The reflected signals are transmitted back to wavelength splitter/combiner 18 via the same optic fibers 20 utilized to carry the discrete output frequencies to each switch device. Thus, each one of optic fiber 20 transmits a respective wavelength signal and reflected signal in opposite directions between wavelength splitter/combiner 18 and a respective switch device.

Splitter/combiner 18 combines the reflected signals and outputs a multiplexed signal onto optic fiber 16. Optical splitter 14 directs this multiplexed or composite signal to wavelength splitter 30 through optical fiber 31. Splitter 30 again separates the composite signal into its component wavelengths. Each wavelength is sent to an element within photosensitive array 32. Light striking the sensors is then converted into electrical signals for transmission to an engine control system, a monitor, or a storage device.

The advantage of combining the reflected signals into one composite signal and thereafter re-separating the composite signal into its component wavelengths is that a single optical splitter, 14, functions to direct the plurality of reflected signals, multiplexed into one composite signal, to photosensitive array 32. Optical splitter 14 and wavelength splitter 30 thus eliminate the need for a separate optical splitter corresponding to each one of optical fibers 20 or an additional set of optical cables for conducting the reflected signals from the optical switch devices directly to photosensitive array 32.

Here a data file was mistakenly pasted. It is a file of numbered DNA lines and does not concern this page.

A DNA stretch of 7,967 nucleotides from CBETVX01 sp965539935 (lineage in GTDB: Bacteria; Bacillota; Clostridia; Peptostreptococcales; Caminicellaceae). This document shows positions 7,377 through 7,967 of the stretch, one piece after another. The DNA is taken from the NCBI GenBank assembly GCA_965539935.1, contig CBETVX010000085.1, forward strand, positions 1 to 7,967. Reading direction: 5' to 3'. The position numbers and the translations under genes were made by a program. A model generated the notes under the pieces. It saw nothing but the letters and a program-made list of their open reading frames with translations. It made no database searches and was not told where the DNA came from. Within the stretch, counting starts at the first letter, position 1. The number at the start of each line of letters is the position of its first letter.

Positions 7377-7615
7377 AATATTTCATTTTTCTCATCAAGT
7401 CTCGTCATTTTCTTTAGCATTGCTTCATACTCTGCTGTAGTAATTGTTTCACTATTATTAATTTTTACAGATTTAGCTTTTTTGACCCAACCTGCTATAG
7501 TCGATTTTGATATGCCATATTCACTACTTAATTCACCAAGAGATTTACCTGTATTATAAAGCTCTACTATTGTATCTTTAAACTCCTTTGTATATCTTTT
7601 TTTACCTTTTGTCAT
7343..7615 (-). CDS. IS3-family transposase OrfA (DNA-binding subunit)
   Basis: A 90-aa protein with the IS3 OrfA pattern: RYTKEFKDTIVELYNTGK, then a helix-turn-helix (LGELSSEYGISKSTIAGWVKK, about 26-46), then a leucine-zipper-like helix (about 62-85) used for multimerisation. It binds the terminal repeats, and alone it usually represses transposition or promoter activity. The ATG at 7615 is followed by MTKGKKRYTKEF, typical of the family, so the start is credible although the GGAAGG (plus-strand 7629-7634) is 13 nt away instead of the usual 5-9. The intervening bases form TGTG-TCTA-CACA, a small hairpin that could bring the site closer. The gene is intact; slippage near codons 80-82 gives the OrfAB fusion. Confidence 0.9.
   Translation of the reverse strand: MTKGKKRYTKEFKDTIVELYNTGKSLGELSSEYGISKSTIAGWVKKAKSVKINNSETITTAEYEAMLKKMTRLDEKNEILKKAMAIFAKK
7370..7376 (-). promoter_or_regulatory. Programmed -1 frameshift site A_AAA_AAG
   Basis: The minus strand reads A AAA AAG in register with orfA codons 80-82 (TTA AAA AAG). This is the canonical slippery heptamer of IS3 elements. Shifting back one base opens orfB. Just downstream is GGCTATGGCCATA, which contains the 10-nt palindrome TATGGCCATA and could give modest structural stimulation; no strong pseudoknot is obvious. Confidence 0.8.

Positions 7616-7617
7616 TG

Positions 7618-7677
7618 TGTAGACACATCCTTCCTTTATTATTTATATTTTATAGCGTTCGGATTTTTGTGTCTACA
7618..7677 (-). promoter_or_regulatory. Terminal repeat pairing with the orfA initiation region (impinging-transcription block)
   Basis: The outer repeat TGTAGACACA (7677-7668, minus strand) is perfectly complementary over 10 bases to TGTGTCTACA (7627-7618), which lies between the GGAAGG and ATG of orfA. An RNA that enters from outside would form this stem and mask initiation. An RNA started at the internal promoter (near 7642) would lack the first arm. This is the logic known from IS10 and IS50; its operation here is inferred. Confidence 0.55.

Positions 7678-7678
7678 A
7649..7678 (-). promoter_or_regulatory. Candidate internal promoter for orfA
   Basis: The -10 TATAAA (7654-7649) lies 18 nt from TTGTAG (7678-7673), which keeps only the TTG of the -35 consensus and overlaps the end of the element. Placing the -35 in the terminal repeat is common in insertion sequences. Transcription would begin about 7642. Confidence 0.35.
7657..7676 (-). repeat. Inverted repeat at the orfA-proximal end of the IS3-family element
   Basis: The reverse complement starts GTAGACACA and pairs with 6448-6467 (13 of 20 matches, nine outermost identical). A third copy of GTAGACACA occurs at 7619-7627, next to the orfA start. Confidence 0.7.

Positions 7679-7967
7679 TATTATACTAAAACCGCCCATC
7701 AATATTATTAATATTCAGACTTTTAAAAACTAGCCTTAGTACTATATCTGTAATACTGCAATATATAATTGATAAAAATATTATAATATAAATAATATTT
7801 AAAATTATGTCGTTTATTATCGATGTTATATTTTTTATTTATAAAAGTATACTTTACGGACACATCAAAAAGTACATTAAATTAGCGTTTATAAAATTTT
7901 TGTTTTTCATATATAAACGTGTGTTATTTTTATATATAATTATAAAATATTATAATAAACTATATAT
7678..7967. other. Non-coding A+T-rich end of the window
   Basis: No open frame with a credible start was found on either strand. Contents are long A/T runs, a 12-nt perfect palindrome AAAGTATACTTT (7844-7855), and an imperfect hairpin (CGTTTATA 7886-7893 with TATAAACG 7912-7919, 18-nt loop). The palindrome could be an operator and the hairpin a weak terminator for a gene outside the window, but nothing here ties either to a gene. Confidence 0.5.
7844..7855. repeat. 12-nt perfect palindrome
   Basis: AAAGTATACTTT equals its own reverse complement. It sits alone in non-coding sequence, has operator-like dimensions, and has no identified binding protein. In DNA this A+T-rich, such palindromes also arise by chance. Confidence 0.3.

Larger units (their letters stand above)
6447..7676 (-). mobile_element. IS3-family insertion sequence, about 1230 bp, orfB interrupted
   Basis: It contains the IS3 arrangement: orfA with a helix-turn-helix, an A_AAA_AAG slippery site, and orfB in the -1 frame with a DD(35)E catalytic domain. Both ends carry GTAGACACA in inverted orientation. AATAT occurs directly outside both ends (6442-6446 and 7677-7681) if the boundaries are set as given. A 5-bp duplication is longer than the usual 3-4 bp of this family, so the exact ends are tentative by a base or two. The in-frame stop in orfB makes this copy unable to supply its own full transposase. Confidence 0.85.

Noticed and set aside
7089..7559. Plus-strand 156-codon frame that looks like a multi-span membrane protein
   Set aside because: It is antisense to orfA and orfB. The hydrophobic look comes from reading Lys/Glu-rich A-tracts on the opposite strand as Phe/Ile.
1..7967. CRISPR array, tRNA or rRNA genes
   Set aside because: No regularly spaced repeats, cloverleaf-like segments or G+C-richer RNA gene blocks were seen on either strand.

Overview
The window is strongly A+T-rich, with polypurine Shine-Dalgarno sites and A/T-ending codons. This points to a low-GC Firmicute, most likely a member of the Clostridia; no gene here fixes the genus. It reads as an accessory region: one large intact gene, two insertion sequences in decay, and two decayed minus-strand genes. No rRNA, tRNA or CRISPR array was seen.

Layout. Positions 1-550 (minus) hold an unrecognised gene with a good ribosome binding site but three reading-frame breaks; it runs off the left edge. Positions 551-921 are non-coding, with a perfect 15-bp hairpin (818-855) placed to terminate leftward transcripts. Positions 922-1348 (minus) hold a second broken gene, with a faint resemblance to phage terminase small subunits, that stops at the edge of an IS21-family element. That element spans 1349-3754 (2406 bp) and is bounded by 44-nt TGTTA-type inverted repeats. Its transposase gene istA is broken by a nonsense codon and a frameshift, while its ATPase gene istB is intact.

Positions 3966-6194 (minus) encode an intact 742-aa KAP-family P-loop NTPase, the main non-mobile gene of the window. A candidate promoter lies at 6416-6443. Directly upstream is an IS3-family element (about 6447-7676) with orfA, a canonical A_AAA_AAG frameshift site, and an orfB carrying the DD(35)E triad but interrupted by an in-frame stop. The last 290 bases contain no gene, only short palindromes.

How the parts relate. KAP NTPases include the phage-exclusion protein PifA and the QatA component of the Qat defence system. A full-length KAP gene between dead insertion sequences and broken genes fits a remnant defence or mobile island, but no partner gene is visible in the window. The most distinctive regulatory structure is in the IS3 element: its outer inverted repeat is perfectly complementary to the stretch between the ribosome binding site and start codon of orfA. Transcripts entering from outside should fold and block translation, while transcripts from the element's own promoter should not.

Photosensitive array 32 can be connected to wavelength splitter 30 by a plurality of optic fibers 34, as shown in FIG. 1, wherein each individual fiber transmits a discrete output wavelength. Alternatively, array 32 can be directly mounted to wavelength splitter 30.

The installation of the above-described system in an electronic chassis presents an additional problem. The use of fiber optics in a wired control would normally require the use of optical connectors in the chassis to provide separation of the optical electronics boards from the chassis for manufacturing and test regions. To address this problem, the above described optical devices, with the exception of the optical switch devices, can be assembled together as a connector module 36 with power leads 38 for light source 10 going into the module and return signal leads 40 from photosensitive array 32 coming out. The optical switch devices are shown to be connected to module 36 by optical fibers, such as fibers 22A and 26A, and an optical connector 42. Within module 36, optical connector 42 is connected with wavelength splitter-combiner 18 by optical fibers 20. There exists, however, only one optical transmission path between wavelength splitter/combiner 18 and each individual optical switch device. For example, switch device 24 is connected to wavelength splitter/combiner 18 by optical fiber segments 22 and 22A which are joined at connector 42.